And why can’t your theory work in reverse. Could it simply be that more lower floors have sold in the past couple of months. The problem is that you don’t know because you’re not actually looking at the actual sales and you’re instead just making up arguments to fit what you want to believe.

            Here are some actual examples at Solaris.

            A buyer purchased unit 1204 from the bank in 10/10 for $144 psf. He then later sold the same unit for $194 psf in 02/11.

            Unit 2304 was purchased as a short sale for $134 psf in 3/11. This definitely took the average down. Then he turned around and sold the same unit for $210 psf in 4/11 which took the average up.

            The same guy who flipped unit 1204 just bought unit 1104 for $170 psf from the bank which he’ll probably sell closer to the $194 psf price of unit 1204.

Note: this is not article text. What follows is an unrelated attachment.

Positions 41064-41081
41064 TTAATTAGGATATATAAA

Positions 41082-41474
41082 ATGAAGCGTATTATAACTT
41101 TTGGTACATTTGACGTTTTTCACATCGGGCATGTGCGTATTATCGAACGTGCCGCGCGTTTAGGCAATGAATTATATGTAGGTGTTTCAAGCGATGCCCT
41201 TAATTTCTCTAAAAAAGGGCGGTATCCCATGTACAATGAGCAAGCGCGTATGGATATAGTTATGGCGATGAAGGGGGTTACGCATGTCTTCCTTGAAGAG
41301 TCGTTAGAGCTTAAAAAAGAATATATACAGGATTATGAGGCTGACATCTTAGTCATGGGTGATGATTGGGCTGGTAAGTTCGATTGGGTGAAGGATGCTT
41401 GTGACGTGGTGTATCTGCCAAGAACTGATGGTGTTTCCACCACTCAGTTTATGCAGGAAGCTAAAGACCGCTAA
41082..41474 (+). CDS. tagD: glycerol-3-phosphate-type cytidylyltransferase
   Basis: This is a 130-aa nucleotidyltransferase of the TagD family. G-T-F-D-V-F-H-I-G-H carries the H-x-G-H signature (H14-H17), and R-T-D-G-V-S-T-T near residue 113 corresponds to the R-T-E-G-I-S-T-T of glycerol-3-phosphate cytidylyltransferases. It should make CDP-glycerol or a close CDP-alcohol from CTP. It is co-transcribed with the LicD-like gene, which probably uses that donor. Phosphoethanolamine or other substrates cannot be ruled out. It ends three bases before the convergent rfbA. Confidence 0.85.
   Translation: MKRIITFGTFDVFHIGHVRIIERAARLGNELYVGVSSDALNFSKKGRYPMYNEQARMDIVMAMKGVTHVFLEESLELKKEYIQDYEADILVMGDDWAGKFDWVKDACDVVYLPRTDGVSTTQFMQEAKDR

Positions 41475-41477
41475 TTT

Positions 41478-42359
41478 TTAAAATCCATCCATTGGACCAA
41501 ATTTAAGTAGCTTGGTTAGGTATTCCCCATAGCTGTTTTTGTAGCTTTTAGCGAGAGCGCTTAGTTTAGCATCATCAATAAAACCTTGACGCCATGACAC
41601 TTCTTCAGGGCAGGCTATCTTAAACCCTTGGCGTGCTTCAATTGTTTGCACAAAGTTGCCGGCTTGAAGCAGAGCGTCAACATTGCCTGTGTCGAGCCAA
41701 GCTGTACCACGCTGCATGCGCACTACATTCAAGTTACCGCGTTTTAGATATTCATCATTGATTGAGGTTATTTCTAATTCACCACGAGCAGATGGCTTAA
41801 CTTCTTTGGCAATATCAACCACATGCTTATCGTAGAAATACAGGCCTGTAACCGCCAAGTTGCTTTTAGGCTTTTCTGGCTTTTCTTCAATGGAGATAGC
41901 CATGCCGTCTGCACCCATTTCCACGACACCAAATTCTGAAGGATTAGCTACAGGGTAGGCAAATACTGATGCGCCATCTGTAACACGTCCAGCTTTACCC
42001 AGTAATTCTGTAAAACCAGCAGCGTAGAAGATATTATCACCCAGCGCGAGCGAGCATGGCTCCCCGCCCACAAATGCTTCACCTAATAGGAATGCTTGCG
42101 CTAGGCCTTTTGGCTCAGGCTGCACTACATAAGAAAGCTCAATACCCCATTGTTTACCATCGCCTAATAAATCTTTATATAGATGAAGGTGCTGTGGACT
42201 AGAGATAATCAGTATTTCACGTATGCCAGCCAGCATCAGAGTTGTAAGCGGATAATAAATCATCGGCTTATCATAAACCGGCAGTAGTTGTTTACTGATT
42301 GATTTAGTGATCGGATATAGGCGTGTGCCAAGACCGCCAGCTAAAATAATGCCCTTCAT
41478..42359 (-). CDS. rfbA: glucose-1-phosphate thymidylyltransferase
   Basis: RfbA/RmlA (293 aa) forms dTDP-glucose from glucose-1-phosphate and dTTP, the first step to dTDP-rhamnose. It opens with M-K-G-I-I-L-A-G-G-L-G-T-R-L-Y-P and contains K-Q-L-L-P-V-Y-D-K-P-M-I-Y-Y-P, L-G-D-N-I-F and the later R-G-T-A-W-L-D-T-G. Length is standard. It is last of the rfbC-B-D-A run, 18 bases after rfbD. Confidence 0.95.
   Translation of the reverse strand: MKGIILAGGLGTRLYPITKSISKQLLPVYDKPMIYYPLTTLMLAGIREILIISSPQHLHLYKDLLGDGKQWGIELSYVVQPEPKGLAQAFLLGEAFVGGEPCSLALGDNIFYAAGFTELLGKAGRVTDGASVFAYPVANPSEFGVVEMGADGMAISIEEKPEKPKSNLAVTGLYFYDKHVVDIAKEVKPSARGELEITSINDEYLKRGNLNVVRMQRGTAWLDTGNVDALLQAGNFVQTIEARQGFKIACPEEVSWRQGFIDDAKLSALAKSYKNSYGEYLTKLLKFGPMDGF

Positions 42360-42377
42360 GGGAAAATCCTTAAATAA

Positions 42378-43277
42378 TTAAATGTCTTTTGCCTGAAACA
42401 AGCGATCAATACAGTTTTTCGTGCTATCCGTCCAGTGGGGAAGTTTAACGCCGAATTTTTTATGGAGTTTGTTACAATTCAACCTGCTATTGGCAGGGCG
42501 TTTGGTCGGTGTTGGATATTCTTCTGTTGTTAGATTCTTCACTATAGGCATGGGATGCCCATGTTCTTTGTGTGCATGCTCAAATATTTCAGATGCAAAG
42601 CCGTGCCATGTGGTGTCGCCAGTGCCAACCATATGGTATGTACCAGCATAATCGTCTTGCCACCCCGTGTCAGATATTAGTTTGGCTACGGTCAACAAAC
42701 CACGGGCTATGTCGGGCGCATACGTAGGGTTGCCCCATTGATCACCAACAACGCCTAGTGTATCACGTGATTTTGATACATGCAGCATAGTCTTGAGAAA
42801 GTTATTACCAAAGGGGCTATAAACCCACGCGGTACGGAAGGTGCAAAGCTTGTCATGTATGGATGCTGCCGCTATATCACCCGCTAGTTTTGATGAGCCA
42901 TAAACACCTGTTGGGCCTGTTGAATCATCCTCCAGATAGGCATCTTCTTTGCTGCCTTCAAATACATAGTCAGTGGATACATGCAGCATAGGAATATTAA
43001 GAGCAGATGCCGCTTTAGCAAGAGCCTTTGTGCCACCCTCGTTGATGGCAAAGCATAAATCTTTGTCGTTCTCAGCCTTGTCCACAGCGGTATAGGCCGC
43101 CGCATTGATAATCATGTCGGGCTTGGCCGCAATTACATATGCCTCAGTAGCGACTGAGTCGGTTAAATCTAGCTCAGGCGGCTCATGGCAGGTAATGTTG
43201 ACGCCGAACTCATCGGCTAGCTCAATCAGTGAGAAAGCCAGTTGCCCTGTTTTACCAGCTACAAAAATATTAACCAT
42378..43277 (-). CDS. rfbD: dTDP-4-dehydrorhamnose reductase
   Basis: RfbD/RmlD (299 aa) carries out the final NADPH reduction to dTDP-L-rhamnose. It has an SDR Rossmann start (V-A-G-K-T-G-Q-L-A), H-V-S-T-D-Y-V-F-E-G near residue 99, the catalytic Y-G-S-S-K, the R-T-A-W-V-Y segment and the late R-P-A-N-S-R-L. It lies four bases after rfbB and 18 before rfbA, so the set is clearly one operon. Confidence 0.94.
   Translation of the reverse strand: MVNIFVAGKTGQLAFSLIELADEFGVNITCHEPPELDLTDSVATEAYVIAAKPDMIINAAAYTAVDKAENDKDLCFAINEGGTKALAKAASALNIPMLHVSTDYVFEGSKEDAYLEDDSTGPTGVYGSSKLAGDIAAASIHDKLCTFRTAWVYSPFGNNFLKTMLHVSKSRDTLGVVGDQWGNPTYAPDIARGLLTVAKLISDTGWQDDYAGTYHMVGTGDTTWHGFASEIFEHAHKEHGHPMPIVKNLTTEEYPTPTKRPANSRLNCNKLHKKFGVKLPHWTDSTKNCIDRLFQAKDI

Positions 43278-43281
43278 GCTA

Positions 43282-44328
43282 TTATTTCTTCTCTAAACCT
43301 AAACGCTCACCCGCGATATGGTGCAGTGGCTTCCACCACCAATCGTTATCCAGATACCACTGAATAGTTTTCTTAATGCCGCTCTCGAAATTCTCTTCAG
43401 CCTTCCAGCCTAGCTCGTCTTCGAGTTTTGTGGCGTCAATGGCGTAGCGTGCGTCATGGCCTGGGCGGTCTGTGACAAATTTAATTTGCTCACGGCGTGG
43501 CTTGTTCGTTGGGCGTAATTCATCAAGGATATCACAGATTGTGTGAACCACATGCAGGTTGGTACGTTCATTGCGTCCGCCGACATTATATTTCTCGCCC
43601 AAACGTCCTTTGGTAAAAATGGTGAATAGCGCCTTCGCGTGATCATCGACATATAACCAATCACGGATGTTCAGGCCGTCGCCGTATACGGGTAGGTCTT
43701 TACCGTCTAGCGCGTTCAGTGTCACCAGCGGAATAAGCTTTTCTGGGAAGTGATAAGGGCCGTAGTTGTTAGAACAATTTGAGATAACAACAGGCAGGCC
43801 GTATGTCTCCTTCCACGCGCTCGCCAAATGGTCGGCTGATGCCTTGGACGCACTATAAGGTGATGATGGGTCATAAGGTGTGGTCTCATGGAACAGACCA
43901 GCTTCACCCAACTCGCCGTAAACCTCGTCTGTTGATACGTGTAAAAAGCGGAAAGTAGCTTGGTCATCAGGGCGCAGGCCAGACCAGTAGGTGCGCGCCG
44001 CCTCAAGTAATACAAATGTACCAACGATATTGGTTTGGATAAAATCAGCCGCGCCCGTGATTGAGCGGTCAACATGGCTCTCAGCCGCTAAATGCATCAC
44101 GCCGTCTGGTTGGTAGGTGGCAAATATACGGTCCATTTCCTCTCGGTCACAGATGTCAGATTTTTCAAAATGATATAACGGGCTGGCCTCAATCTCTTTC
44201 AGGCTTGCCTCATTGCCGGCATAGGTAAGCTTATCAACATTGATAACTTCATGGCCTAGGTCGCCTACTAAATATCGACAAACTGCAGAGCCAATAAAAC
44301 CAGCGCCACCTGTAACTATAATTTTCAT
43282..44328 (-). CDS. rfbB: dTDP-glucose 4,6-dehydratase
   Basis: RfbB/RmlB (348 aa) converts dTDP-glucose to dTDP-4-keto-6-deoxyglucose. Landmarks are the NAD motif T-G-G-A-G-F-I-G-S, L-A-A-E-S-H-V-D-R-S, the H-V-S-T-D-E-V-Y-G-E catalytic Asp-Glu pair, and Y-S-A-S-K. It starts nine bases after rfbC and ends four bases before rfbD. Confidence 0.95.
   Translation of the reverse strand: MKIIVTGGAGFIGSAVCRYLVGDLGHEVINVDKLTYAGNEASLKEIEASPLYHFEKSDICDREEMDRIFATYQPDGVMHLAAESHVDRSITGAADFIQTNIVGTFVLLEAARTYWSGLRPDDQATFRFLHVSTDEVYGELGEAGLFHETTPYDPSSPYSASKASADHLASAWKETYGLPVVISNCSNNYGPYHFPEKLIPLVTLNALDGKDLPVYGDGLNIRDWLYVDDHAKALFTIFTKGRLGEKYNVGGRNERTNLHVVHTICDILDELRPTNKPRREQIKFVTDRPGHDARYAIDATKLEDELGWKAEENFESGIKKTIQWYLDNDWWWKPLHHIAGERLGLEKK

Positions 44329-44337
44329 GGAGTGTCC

You can see the foreclosures and short sales working themselves through. But when they ultimately end up getting sold to the end user at a higher rate.

            The majority of these distress sales are going to the all cash offer. So if you don’t have the $200k cash to buy a unit the short sales really aren’t going to do you much good.

          • gixxer, i stated very clearly that floors and views could make interpretation difficult. that is why i invoked the case shiller and corelogic index-they show a downward trend as well. you jump at any chance to claim a rise in prices and call it a trend. just cannot be done without at least another quarter under our belt-and certainly not in midquarter of 2Q. you made the same mistake in calling a bottom to miami real estate in 2009. for all we know, the uptick in data is purely a seasonal effect-ever consider that?